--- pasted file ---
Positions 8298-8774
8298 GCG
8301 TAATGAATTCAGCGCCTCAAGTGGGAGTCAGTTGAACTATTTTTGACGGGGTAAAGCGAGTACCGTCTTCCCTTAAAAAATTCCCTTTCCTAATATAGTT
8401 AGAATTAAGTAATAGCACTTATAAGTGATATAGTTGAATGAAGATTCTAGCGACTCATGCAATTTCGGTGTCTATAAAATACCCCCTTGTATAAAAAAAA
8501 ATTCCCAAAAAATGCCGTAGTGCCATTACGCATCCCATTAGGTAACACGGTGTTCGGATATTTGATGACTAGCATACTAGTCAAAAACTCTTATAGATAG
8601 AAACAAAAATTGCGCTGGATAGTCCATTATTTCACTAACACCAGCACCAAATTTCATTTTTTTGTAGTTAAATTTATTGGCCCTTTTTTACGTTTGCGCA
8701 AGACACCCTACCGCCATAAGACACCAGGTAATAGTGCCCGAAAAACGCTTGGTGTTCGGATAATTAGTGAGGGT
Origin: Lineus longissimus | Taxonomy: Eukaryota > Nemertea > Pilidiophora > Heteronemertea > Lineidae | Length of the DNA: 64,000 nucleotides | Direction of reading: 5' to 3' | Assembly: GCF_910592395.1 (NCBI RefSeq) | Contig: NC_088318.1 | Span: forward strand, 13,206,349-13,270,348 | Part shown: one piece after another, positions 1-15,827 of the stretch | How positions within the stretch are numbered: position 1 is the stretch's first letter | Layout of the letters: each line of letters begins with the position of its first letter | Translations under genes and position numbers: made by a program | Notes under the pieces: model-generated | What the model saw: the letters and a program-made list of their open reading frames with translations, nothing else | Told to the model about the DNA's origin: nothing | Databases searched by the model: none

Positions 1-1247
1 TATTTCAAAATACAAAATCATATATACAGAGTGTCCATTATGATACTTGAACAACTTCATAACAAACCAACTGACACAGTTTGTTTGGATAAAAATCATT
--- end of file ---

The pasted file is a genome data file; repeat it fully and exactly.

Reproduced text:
Positions 8298-8774
8298 GCG
8301 TAATGAATTCAGCGCCTCAAGTGGGAGTCAGTTGAACTATTTTTGACGGGGTAAAGCGAGTACCGTCTTCCCTTAAAAAATTCCCTTTCCTAATATAGTT
8401 AGAATTAAGTAATAGCACTTATAAGTGATATAGTTGAATGAAGATTCTAGCGACTCATGCAATTTCGGTGTCTATAAAATACCCCCTTGTATAAAAAAAA
8501 ATTCCCAAAAAATGCCGTAGTGCCATTACGCATCCCATTAGGTAACACGGTGTTCGGATATTTGATGACTAGCATACTAGTCAAAAACTCTTATAGATAG
8601 AAACAAAAATTGCGCTGGATAGTCCATTATTTCACTAACACCAGCACCAAATTTCATTTTTTTGTAGTTAAATTTATTGGCCCTTTTTTACGTTTGCGCA
8701 AGACACCCTACCGCCATAAGACACCAGGTAATAGTGCCCGAAAAACGCTTGGTGTTCGGATAATTAGTGAGGGT
Origin: Lineus longissimus | Taxonomy: Eukaryota > Nemertea > Pilidiophora > Heteronemertea > Lineidae | Length of the DNA: 64,000 nucleotides | Direction of reading: 5' to 3' | Assembly: GCF_910592395.1 (NCBI RefSeq) | Contig: NC_088318.1 | Span: forward strand, 13,206,349-13,270,348 | Part shown: one piece after another, positions 1-15,827 of the stretch | How positions within the stretch are numbered: position 1 is the stretch's first letter | Layout of the letters: each line of letters begins with the position of its first letter | Translations under genes and position numbers: made by a program | Notes under the pieces: model-generated | What the model saw: the letters and a program-made list of their open reading frames with translations, nothing else | Told to the model about the DNA's origin: nothing | Databases searched by the model: none

Positions 1-1247
1 TATTTCAAAATACAAAATCATATATACAGAGTGTCCATTATGATACTTGAACAACTTCATAACAAACCAACTGACACAGTTTGTTTGGATAAAAATCATT